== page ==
Recent accounts of prospective employees forced to divulge their social media passwords in job interviews have lawmakers and privacy advocates buzzing. State legislators in California and elsewhere are introducing legislation to ban the practice, and federal legislation is being discussed as well.
But how widespread is this policy—and should small business owners rely on it in their own hiring?
Scott J. Witlin, a labor and employment partner in law firm Barnes & Thornburg’s Los Angeles office, doubts many employers are asking candidates for passwords to Facebook or other social media sites. While a handful of government and institutional employers have been documented doing so, he says, private industry is not joining up.
“I think this is a crisis du jour and completely overblown,” Witlin says. He queried his firm’s 70 labor attorneys in five states and found none whose clients were strong-arming job candidates into revealing their social media authentication. “It’s just common sense. Most employers wouldn’t ask applicants if they could go through their e-mails, and this is pretty much the same thing,” he says.
Yet with the insight into an applicant’s character that a Facebook or Google+ account might provide, he admits the idea may be tempting, particularly to small employers who don’t have human resource departments or budgets for independent background checks.
Meredith Campbell, an attorney in the employment and labor law group at Shulman Rogers in Potomac, Md., says her clients typically run basic Internet searches on prospective job candidates. “A lot of employers are including Google searches as part of their standard criteria. They’re looking to see if an employee will fit into the company culture, and they’re looking at an individual’s judgment. If you see a lot of Twitter or Facebook postings that don’t sound like someone thought it through before they put it up for the world to see, that’s a reflection on their judgment and might be a concern,” she says.
If an individual’s social media site is open to the public, it’s obviously available to a potential employer as well. And some social networking sites, such as LinkedIn, are geared specifically toward professional development and job seeking. But, Campbell says, even looking at a public site could open a small business owner up to a claim of hiring discrimination.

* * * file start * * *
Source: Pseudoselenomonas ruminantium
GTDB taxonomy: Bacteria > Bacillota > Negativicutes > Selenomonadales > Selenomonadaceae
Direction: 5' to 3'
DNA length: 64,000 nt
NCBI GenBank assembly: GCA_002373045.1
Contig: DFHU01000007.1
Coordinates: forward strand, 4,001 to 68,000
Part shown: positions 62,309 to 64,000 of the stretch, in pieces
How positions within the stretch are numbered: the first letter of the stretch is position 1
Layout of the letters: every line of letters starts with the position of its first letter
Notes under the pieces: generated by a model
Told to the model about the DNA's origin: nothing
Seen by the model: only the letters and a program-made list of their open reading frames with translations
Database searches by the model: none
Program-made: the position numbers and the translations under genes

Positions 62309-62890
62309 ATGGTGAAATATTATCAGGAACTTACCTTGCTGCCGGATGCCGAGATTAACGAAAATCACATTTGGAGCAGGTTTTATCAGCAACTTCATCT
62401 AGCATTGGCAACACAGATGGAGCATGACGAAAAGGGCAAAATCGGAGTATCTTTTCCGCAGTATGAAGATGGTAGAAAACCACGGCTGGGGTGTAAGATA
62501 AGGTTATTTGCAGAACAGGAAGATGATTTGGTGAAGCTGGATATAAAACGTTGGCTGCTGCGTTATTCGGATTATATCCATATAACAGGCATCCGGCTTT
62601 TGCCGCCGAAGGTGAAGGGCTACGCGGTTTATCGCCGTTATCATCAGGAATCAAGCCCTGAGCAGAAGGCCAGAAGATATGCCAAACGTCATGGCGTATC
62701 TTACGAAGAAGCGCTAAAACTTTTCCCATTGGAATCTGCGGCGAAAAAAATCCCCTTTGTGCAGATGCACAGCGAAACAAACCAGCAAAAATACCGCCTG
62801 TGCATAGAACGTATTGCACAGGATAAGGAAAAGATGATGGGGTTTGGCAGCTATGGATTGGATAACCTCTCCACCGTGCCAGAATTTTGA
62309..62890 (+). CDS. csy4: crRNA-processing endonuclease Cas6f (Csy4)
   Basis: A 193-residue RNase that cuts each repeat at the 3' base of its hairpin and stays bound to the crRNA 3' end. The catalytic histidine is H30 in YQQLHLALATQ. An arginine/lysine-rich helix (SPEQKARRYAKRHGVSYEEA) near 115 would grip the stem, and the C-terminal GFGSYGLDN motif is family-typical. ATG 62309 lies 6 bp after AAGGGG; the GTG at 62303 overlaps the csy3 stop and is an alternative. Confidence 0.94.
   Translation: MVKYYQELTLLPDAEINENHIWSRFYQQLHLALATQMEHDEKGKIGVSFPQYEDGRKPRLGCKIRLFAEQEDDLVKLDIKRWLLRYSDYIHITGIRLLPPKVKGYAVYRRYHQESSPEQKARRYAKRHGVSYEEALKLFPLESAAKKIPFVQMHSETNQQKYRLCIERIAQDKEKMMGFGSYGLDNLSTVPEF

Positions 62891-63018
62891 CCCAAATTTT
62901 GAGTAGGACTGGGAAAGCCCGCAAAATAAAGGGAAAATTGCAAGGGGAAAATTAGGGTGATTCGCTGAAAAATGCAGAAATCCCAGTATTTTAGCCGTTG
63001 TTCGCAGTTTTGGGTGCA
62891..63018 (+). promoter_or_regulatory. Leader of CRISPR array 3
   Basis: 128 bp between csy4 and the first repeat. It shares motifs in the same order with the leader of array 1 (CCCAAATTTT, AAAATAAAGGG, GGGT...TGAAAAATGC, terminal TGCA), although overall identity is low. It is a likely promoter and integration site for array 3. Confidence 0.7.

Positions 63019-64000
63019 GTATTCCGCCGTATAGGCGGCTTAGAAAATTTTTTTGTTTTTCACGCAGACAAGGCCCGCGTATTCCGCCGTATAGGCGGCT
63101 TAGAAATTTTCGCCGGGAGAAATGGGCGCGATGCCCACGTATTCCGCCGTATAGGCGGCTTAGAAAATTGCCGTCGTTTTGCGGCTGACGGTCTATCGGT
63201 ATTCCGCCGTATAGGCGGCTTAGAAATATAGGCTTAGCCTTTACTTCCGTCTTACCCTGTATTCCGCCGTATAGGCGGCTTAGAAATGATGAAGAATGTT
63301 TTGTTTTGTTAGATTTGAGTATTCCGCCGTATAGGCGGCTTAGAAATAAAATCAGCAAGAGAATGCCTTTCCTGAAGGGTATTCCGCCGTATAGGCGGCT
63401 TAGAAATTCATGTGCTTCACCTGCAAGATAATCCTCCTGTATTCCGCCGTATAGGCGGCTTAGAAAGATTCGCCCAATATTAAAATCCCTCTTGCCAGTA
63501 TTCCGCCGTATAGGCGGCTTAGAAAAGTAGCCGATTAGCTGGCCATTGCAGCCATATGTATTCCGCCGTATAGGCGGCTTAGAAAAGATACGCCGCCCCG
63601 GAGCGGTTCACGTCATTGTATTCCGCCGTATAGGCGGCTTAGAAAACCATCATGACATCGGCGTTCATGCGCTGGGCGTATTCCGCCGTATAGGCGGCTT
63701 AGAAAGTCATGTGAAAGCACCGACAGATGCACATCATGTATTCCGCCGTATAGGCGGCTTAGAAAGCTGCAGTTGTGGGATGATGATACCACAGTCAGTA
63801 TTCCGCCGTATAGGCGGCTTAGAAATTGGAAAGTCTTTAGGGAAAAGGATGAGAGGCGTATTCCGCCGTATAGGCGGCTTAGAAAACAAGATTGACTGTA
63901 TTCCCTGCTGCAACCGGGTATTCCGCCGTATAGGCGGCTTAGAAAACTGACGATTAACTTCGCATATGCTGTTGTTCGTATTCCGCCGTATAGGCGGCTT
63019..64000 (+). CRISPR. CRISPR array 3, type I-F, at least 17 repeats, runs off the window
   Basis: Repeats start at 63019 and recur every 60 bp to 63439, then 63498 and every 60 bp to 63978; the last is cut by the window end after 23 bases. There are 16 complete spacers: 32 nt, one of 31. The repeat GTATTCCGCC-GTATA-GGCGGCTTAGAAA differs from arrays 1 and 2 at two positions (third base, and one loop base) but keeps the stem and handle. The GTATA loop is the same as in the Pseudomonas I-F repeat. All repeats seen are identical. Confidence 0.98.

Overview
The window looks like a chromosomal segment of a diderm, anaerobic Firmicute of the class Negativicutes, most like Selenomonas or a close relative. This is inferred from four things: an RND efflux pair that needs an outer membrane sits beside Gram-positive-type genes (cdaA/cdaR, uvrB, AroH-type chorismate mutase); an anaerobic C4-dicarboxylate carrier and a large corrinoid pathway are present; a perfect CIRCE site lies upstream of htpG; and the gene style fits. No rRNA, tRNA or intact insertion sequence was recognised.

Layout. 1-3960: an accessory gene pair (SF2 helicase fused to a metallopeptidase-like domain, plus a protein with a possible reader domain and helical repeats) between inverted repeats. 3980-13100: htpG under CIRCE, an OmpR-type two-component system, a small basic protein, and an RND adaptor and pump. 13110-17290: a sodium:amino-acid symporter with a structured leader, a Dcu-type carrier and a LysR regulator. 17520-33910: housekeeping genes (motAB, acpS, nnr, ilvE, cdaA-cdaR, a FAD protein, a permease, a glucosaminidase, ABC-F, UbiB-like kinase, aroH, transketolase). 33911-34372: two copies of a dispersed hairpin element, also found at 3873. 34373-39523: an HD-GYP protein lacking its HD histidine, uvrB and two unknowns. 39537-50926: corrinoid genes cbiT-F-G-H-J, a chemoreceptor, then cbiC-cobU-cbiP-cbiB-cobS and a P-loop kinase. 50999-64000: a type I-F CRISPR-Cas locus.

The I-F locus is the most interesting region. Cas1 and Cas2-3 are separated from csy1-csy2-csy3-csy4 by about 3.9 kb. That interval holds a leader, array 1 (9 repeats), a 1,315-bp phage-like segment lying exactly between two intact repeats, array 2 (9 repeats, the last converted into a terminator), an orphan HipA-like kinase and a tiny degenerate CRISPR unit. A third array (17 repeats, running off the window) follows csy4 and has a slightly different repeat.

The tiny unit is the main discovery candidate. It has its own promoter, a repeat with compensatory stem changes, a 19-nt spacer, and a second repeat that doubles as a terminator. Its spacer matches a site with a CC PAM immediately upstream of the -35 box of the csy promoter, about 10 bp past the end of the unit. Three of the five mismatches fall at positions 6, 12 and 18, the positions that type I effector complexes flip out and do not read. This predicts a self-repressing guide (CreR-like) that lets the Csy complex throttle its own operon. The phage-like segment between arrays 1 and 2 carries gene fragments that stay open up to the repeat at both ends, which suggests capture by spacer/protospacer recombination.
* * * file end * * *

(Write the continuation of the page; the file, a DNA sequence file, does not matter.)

That’s because many sites reveal a great deal of personal information that employers are not legally allowed to consider when making hiring decisions: “Religion, age, disabilities—these are all things that make you vulnerable to a discrimination claim even if you’ve made a decision not to hire someone for perfectly valid reasons,” she says.
Asking for access to a personal site is definitely not a good idea for small business owners—or any employers, for that matter, says Catherine M. Pearson, an attorney with Bryan Cave in Phoenix. “Employers asking applicants to share Facebook user names and passwords is the equivalent of asking someone to turn over her diary and all her photo albums,” Pearson writes in an e-mail. “Even worse, once the applicant’s Facebook account is accessed by the potential employer, the employer can then see the Facebook pages of the applicant’s friends. So your potential employer is essentially asking you to turn over all of your best friends’ information, too.”
Small business owners who put time and resources into a new hire who can’t do the job—or bring an employee on board who winds up stealing or calling in sick constantly—sometimes overreact with the next batch of candidates, Campbell says. But rather than subjecting their businesses to liability, they should stick to traditional reference and background checks and always give reasonable notice to applicants about their hiring practices.
“You have to provide notice to the prospective employee about what kind of background check or drug testing your company will do,” she says. Small business owners who do not have in-house human resource employees can find extensive resources on the website of the U.S. Department of Labor. While many federal regulations do not apply to the smallest companies, state laws may be applicable across the board, Campbell says, so business owners should assume hiring laws apply to them.
The most important cautionary tale here is actually for individuals, whether they are self-employed, small business owners, or job seekers, says Eric Yaverbaum, associate publisher of FB & Business magazine. Public or private, discretion is more important than ever. “If you want to put yourself out there publicly, you should expect an employer to see that—end of story,” Yaverbaum says. Although he is appalled that any employer would ask for a Facebook password, which he compared with asking for keys to an apartment, it’s also true that potential partners, employees, and investors check out companies and individuals online. “The way people are vetted and checked out is very different today,” he says.